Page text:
health

The one vaccine that isn't compulsory, is highly recommended by doctors.

Mums are worried, but our expert says they don’t need to be.

Your kids are up-to-date with all their vaccinations, right? But you haven’t taken them to the GP to get a flu shot this year. Maybe you think the flu is too mild to worry over. Or maybe you’re concerned that the flu vaccine isn’t safe for kids, after those reports of children suffering febrile convulsions in WA a few years back.

At the same time, you might have read that there’s a particularly nasty strain of flu on the way this year. More than 100 children in the US died from the flu last winter.

There’s still time to get your kids vaccinated before the flu season hits with full force. To help you make up your mind, flu expert Dr Alan Hampson answers your nagging questions about that nasty little bug.

Do kids really need to get flu shots every year?

Dr Hampson says there are “mixed views” on this.

He says if your children have an underlying risk condition, like severe asthma or congenital heart disease, then they should “absolutely” be vaccinated, so long as they’re more than six months old.

You should also think about it if your kids are going to be in contact with vulnerable people, like elderly relatives or anyone undergoing chemotherapy. “Kids are the likely spreaders of flu in the family environment,” he points out. Also, if you and your partner both work, or you’re a single parent, it might be worth getting your kids vaccinated – or thinking about who’s going to stay home to look after them. It’s estimated that 30 per cent of kids will get the flu in any given year.

If your kid isn't vaccinated, they have about a one-in-three risk of getting the flu.

Some children in WA suffered febrile convulsions from the flu vaccine in 2010 and one girl was left brain-damaged. How can I be sure this won't happen to my kids?

These terrible side effects were caused by a particular vaccine called Fluvax. Fluvax is now not allowed to be given to children under the age of five, and only to children under the age of nine in rare circumstances.

But Dr Hampson explains that there are two or three other flu vaccines available that can safely be given to kids. A lot of research has been done to make sure these vaccines are safe, and there's more careful monitoring around now than there was back in 2010.

There are reports of kids still being given Fluvax. How do I know my GP won't give it to my kids accidentally?

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Dr Hampson says it really shouldn't happen. "The syringes are labelled, the packets are labelled, there should be notices on the refrigerator that stores the vaccines," he points out.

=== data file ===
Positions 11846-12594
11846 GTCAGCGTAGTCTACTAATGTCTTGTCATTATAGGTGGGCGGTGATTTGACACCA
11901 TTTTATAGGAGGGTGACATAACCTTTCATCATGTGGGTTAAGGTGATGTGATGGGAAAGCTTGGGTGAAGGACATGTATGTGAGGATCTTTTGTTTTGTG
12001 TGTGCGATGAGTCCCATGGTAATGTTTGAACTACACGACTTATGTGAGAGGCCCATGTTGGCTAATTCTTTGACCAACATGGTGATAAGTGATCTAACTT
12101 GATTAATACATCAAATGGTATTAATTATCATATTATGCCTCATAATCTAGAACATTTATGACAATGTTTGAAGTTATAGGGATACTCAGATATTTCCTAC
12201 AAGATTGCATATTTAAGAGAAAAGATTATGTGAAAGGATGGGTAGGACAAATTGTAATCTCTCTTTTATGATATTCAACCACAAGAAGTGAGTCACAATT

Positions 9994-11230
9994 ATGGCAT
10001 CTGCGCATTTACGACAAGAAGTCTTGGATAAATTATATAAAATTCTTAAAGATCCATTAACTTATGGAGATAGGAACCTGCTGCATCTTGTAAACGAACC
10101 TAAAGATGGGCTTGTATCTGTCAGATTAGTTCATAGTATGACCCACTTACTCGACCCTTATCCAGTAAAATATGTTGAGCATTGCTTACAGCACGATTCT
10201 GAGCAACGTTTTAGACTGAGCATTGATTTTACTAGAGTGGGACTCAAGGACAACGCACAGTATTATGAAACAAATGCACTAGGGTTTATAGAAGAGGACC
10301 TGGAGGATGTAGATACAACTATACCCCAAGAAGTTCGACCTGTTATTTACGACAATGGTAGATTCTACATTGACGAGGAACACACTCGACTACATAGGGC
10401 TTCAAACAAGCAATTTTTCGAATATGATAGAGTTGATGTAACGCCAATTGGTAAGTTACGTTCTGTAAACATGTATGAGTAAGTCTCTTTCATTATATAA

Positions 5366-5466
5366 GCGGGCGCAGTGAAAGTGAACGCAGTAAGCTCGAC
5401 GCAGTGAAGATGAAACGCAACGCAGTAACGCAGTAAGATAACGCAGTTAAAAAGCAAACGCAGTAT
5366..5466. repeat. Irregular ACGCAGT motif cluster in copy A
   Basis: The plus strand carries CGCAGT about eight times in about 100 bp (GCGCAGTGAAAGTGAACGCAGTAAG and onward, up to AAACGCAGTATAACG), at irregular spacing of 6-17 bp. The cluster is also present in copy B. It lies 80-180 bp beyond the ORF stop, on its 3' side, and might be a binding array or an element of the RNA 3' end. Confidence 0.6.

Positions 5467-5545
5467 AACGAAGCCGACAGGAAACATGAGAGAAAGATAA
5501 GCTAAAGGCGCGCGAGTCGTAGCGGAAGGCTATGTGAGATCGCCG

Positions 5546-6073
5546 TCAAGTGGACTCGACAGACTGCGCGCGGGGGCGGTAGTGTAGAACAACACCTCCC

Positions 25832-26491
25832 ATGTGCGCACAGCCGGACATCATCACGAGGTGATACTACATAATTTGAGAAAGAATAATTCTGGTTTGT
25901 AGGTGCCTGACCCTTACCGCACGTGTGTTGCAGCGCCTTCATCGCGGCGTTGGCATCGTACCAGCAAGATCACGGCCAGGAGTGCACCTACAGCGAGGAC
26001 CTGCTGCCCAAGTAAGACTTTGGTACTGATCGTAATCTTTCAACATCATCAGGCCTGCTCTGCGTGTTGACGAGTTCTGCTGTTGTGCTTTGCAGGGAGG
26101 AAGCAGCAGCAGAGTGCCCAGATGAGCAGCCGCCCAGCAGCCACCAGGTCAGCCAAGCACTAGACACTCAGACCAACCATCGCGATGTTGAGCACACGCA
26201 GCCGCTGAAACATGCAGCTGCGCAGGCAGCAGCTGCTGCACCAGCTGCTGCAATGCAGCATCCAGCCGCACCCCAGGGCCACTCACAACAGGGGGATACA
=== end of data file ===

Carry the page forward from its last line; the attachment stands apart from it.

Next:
But if you're worried, check with your GP that he or she is using one of the flu vaccines approved for children.

How effective is the vaccine? Don't some kids end up getting the flu even though they've been vaccinated?

The vaccine only reduces someone's risk of catching the flu - but it reduces it by a fair bit. Dr Hampson reveals that a trial in WA showed that for children who were vaccinated, their chance of being hospitalised with the flu was lowered by 70 per cent.

Here's a video showing the Studio 10 team discussing immunisation. Post continues after the video...

Do my kids really need to be given two shots the first year they're vaccinated for the flu? Isn't one enough?

For kids under the age of nine being vaccinated for the first time, the recommendation is that they be given two separate shots, four weeks apart.

But Dr Hampson says some studies show that even one shot will give children a "quite reasonable" level of protection.

I've heard people say that they got the flu from a flu injection. Can that happen?

No. Dr Hampson says that's an "urban myth". But the flu vaccine can cause a mild fever that lasts up to a day. "The younger the child, the greater the possibility of a mild fever," explains Dr Hampson.

Another common side effect is a sore arm, which is something up to 30 per cent of people will notice. Crankiness is also common in kids who've had any kind of vaccination. Any more serious side effects should be immediately reported to a doctor.

Dr Hampson says it's up to parents to decide whether to vaccinate their kids against the flu. "My grandkids have been vaccinated for the last umpteen years," he adds, "so I tend to encourage it, yes."

Have you given your kids a flu shot this year?

"Save the Date to Vaccinate is an initiative from NSW Health to remind parents of the importance of on-time vaccinations for children. Visitwww.immunisation.health.nsw.gov.au to download the free ‘Save the Date’ phone app."

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